Wednesday, July 1, 2015

Character Descriptions – Lessons from Jane Austen

Jane Austen 1873
Authors need to describe credible characters in their novels. 

I recommend the novels of Jane Austen for examples of memorable characters and romance stories with long lasting impact. Jane Austen wrote her stories more than 200 years ago, yet they are still read and loved today. Why are her books so readable? One reason is that Jane described ordinary people in ordinary settings. You will not find details of historical dress or mannerisms. In many ways, she was a very modern writer, her works lack the florid, emotional, and lengthy descriptions employed by the Victorian authors. 

Her stories were romances, filled with her unique light hearted and caustic wit. Her characters resonate today. Mr. Darcy in “Pride and Prejudice” fits the romantic ideal, even among modern young women. He is tall, handsome and wealthy. Many of Jane’s male romantic characters, however, were not wealthy landowners, tall or handsome. Several were clergymen of modest means. In “Sense and Sensibility,” Edward Ferrars rejected his wealthy inheritance when he refused to marry the woman his mother chose. He followed his principles, even though he could not wed Elinor, the woman he loved, because he was engaged to an inferior woman due to a youthful infatuation. A love triangle! The male leads in Jane’s stories demonstrate heroism by doing what is right, despite the personal disadvantages.
How did Jane Austen create her memorable characters? Her stories rely on dialogue with little action. She gives minimal physical description. Instead, she describes distinct personalities that we recognize from our everyday lives. Her descriptions are pithy; she can define a character in a single, eloquent sentence.
Here is her first description of Mr. Darcy at a ball: “Mr. Darcy soon drew the attention of the room by his fine, tall person, handsome features, noble mien, and the report which was in general circulation within five minutes after his entrance of his having ten thousand a year.” A billionaire romance! But, Jane has set him up for a rapid fall: “…he was looked at with great admiration for about half the evening, till his manners gave a disgust which turned the tide of his popularity…” Even his ten thousand does not save him.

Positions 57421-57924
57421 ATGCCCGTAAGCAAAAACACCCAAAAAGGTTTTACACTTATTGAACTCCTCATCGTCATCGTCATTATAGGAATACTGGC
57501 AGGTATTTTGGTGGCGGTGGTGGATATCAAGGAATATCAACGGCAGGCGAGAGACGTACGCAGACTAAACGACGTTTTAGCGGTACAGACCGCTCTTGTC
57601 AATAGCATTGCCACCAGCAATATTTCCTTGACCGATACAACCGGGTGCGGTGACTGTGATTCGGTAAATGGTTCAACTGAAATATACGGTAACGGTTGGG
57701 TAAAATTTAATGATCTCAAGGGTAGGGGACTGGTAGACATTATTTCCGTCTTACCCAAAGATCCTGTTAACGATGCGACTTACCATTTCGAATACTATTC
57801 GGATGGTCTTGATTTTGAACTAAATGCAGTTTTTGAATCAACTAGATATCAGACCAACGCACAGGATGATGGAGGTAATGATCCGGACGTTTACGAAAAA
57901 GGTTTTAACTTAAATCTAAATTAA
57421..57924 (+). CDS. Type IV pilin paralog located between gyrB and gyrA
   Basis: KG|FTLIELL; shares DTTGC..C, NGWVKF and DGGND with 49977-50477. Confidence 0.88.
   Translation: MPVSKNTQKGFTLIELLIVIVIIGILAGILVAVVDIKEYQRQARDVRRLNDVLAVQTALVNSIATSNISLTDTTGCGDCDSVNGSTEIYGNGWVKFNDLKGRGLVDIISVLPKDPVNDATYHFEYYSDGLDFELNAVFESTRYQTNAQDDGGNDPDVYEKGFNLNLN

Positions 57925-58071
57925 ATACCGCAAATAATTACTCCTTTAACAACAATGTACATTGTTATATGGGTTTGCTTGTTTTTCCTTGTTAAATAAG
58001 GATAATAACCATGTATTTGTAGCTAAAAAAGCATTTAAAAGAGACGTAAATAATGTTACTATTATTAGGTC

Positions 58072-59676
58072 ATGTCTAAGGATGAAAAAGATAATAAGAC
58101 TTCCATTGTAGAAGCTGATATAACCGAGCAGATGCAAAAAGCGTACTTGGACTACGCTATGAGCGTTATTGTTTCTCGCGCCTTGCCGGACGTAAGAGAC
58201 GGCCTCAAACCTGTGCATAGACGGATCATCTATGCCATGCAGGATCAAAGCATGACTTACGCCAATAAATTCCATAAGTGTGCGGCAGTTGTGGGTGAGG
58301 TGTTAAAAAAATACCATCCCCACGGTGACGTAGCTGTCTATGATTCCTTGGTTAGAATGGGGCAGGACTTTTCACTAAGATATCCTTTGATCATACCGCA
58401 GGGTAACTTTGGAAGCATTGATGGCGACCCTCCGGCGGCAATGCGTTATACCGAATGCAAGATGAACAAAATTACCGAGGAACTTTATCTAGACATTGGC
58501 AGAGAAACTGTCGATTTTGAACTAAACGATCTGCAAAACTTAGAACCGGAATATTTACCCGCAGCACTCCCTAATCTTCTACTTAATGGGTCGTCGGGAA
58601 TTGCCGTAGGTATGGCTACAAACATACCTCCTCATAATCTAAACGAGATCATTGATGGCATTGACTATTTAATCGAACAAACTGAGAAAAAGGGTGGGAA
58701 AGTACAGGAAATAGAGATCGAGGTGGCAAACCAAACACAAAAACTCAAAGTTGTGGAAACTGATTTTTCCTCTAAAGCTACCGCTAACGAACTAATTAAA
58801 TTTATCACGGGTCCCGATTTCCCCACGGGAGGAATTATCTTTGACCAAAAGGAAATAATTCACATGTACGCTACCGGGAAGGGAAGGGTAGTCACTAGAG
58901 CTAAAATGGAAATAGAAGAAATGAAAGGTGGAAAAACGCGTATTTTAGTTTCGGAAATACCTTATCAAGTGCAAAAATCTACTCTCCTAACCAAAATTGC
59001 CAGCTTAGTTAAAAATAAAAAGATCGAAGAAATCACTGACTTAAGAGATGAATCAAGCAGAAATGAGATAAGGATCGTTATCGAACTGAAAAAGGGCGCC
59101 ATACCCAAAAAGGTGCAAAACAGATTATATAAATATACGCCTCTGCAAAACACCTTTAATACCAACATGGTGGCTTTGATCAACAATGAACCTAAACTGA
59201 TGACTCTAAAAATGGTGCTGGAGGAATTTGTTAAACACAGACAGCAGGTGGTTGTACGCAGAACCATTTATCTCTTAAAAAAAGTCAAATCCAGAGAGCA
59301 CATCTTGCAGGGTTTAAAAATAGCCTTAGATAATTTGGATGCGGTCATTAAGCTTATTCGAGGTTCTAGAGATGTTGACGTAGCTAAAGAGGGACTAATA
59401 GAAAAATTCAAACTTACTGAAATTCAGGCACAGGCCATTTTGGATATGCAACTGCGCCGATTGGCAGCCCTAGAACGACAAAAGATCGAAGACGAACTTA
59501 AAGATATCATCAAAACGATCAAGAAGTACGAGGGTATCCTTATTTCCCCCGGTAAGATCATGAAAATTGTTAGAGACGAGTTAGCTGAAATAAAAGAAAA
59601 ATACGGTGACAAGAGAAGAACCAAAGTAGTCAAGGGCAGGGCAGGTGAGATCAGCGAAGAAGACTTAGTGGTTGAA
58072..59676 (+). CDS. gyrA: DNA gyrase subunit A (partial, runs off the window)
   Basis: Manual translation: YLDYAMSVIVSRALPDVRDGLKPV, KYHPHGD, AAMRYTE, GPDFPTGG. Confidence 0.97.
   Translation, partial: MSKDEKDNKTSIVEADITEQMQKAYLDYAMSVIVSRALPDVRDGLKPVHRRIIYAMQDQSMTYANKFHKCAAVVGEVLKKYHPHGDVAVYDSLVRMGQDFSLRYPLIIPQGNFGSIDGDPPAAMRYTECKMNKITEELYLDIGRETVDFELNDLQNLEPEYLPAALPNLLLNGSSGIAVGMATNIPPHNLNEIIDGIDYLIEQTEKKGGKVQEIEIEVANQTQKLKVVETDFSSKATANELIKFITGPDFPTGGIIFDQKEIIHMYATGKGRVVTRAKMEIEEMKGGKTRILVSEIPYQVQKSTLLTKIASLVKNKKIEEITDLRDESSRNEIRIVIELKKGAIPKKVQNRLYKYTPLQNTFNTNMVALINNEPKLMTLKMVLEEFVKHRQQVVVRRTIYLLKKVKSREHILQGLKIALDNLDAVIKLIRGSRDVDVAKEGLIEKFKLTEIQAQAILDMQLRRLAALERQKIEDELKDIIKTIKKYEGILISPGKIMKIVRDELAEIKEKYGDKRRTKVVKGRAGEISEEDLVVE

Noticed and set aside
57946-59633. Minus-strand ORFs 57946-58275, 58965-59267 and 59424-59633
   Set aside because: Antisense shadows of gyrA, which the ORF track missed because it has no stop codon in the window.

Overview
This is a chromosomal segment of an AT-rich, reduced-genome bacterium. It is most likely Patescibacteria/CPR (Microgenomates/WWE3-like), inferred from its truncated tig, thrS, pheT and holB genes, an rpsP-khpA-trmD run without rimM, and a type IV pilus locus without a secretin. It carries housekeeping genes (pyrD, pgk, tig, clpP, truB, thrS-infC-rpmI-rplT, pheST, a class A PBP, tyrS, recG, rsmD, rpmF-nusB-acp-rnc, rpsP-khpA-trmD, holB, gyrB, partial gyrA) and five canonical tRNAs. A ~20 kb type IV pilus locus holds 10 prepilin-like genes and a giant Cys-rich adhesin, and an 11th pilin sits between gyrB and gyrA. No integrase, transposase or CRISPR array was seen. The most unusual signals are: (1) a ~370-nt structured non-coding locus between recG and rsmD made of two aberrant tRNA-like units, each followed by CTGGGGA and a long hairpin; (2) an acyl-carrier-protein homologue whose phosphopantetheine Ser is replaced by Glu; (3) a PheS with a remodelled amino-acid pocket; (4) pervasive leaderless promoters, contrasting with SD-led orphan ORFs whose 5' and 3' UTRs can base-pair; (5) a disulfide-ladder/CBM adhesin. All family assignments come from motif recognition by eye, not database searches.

In contrast, look at Edward Ferrars in “Sense and Sensibility”: “He was not handsome, and his manner required intimacy to make them pleasing.” In fact, he is shy and awkward, and possibly the least likeable love interest in Jane Austen’s stories.
If we follow the example of Jane Austen, we should emphasize the personality of our characters and minimize the physical details. Cattell’s 16 factors may inspire ideas -( 
Of course, in science fiction, we often need detailed descriptions for aliens or other worlds. The great advantage of emulating Jane Austen is that much of the narrative falls into place once the personality of the character crystallizes in your mind. You can imagine how they will react to other characters and the conflicts in the story. I love that moment of insight when I can begin to compose the scenes of the book.  

First posted at SFR Brigade -

Aurora Springer’s latest release is GRAND MASTER’S GAME.

Spin across the galaxy as Violet and her Grand Master hunt their enemies.
Cracks in the portal web threaten galactic civilization, and suspicions fall on the mysterious Grand Masters with their immense psychic powers. Once, there were twelve Grand Masters, humans and aliens, on the Council. Now there are eleven. One was killed when the young pawn, Violet, rescued her Grand Master, Athanor, from the Red Queen’s dungeon. The Red Queen fled the fight and now she lurks out of sight, regenerating her energies.
Athanor devises a risky plan to expose his enemies on the Council and force the Red Queen into the open. His strategy will employ Violet’s empathic skills as his secret weapon. Meanwhile, she wrestles with her erratic talents and doubts about their unequal partnership. In their search for revenge, they contend with the portal crisis, psychic traps and hostile aliens. In the inevitable battle of Grand Masters, Violet and Athanor each will face their worst nightmares. What is the sacrifice for victory? 
Book 2 in the Grand Master's Trilogy


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